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It is widely accepted that innovation is key to economic growth. Countries where research and innovation are high on the national agenda are best suited to prosper in the knowledge-based economy. Conversely, countries whose economies are mainly dependent on natural resources and basic industries tend to lack competitiveness and flexibility in adapting to changing global trends. The Organisation for Economic Co-operation and Development (OECD) has long been concerned with the measurement of research and experimental development (R&D) and innovation activities.
Under apartheid rule South Africa was barred from participating in OECD activities. Shortly after the advent of democracy in South Africa in 1994 the Department of Arts, Culture, Science and Technology (now the Department of Science and Technology) initiated the process of applying for observer status on the OECD Committee for Scientific and Technological Policy. South Africa gained observer status in 1998.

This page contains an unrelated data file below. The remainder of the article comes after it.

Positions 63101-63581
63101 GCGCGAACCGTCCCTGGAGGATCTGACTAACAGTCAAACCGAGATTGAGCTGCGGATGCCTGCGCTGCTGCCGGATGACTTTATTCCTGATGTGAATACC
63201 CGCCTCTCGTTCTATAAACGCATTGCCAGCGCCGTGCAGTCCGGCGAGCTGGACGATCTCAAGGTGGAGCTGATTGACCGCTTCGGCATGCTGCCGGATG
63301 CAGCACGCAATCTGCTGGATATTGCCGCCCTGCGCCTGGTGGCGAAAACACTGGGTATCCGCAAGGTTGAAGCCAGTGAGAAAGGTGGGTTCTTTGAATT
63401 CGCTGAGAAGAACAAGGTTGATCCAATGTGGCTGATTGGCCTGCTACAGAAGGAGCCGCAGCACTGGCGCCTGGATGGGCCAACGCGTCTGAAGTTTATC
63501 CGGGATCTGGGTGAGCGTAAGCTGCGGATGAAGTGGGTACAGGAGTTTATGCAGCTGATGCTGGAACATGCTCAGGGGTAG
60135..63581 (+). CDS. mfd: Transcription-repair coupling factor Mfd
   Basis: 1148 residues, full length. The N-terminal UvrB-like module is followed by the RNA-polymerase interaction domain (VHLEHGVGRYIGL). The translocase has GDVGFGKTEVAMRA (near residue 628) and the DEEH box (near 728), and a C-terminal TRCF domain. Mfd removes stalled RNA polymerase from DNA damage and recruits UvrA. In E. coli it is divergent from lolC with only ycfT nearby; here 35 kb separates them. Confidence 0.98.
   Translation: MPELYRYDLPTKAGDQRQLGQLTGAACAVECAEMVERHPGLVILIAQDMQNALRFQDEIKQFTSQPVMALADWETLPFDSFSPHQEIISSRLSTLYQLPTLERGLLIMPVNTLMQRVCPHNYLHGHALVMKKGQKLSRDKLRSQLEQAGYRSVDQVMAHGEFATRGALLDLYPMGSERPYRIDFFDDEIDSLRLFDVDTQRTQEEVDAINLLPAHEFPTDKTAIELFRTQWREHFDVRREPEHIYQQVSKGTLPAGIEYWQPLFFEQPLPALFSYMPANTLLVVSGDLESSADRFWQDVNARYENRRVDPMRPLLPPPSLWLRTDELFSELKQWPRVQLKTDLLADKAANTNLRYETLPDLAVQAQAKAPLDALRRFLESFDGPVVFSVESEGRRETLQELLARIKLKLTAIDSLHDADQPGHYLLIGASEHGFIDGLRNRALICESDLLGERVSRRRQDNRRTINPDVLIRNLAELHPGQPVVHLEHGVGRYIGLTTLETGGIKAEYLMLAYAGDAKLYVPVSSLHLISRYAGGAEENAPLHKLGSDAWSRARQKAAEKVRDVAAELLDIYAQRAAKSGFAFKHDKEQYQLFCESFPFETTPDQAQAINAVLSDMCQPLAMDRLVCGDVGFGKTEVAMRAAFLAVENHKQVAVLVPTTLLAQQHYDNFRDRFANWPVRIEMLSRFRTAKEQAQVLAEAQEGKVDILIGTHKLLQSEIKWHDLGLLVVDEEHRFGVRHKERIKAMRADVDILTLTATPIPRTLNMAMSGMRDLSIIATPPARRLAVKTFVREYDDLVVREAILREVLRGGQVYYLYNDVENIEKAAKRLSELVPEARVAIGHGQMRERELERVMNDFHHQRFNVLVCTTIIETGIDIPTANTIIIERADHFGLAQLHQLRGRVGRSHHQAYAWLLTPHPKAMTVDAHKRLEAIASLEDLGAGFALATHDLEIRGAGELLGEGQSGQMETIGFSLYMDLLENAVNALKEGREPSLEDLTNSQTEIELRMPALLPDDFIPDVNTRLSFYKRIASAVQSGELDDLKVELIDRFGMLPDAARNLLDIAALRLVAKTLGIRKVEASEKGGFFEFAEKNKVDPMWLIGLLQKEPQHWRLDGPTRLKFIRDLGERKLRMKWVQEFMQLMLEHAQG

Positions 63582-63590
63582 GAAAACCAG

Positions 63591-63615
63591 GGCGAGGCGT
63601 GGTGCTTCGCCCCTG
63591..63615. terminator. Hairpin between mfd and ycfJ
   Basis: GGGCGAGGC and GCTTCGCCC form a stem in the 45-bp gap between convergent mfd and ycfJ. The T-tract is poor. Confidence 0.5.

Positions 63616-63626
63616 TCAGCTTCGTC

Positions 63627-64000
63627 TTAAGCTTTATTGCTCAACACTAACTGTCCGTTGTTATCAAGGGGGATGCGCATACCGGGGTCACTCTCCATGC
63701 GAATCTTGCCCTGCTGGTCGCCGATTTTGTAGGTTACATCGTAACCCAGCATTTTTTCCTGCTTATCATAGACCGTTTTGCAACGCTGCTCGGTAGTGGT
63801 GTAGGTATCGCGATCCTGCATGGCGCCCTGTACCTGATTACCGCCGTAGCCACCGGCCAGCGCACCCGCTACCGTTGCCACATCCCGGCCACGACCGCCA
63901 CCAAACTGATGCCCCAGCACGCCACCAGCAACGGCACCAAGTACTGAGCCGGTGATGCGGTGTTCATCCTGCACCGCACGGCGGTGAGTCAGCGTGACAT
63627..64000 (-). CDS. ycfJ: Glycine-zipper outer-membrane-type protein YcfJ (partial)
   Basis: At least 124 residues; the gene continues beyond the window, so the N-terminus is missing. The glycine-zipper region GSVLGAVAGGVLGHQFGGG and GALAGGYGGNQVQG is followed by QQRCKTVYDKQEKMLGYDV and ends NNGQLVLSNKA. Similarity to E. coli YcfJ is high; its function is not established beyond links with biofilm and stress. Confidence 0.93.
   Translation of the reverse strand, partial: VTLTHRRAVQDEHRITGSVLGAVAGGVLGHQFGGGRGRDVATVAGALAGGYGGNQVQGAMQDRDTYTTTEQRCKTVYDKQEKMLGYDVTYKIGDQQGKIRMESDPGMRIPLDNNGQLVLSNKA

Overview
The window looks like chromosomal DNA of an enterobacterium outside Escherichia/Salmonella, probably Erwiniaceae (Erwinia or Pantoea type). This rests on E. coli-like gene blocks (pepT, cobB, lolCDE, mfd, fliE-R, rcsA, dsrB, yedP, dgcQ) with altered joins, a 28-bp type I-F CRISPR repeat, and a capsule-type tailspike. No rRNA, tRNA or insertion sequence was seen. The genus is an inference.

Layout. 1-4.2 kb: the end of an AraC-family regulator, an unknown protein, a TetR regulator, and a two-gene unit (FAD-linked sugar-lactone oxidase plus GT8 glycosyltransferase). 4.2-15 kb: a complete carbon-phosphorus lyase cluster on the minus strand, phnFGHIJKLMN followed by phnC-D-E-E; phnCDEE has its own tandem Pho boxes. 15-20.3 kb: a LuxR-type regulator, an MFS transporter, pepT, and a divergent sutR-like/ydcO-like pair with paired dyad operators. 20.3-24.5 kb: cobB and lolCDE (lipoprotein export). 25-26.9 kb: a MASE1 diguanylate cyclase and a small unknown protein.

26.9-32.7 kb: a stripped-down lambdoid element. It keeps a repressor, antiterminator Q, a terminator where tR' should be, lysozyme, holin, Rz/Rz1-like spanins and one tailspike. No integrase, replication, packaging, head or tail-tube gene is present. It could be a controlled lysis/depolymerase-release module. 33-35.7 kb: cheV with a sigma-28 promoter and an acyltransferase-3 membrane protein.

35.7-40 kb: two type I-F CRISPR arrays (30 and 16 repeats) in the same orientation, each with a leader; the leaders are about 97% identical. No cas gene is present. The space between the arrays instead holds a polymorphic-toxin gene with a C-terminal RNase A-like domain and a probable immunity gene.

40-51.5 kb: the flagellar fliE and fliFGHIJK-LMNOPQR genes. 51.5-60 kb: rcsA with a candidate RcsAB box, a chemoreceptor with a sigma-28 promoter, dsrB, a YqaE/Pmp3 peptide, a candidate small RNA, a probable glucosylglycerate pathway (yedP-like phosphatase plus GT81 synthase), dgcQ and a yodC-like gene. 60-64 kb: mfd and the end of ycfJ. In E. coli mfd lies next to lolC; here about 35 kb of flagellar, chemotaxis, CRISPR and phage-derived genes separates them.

In March 2001, the Department of Arts, Culture, Science and Technology and the OECD jointly hosted an international seminar in Pretoria on the measurement of innovation activities in OECD and non-OECD countries. This book is a collection of selected papers that were presented at the seminar by leading international and South African experts in innovation measurement. The chapters reflect various aspects of the measurement of innovation and how these measurements are applied in different countries. The volume contributes to the debate that exists between developing and developed countries on their approaches to the measurement of innovation.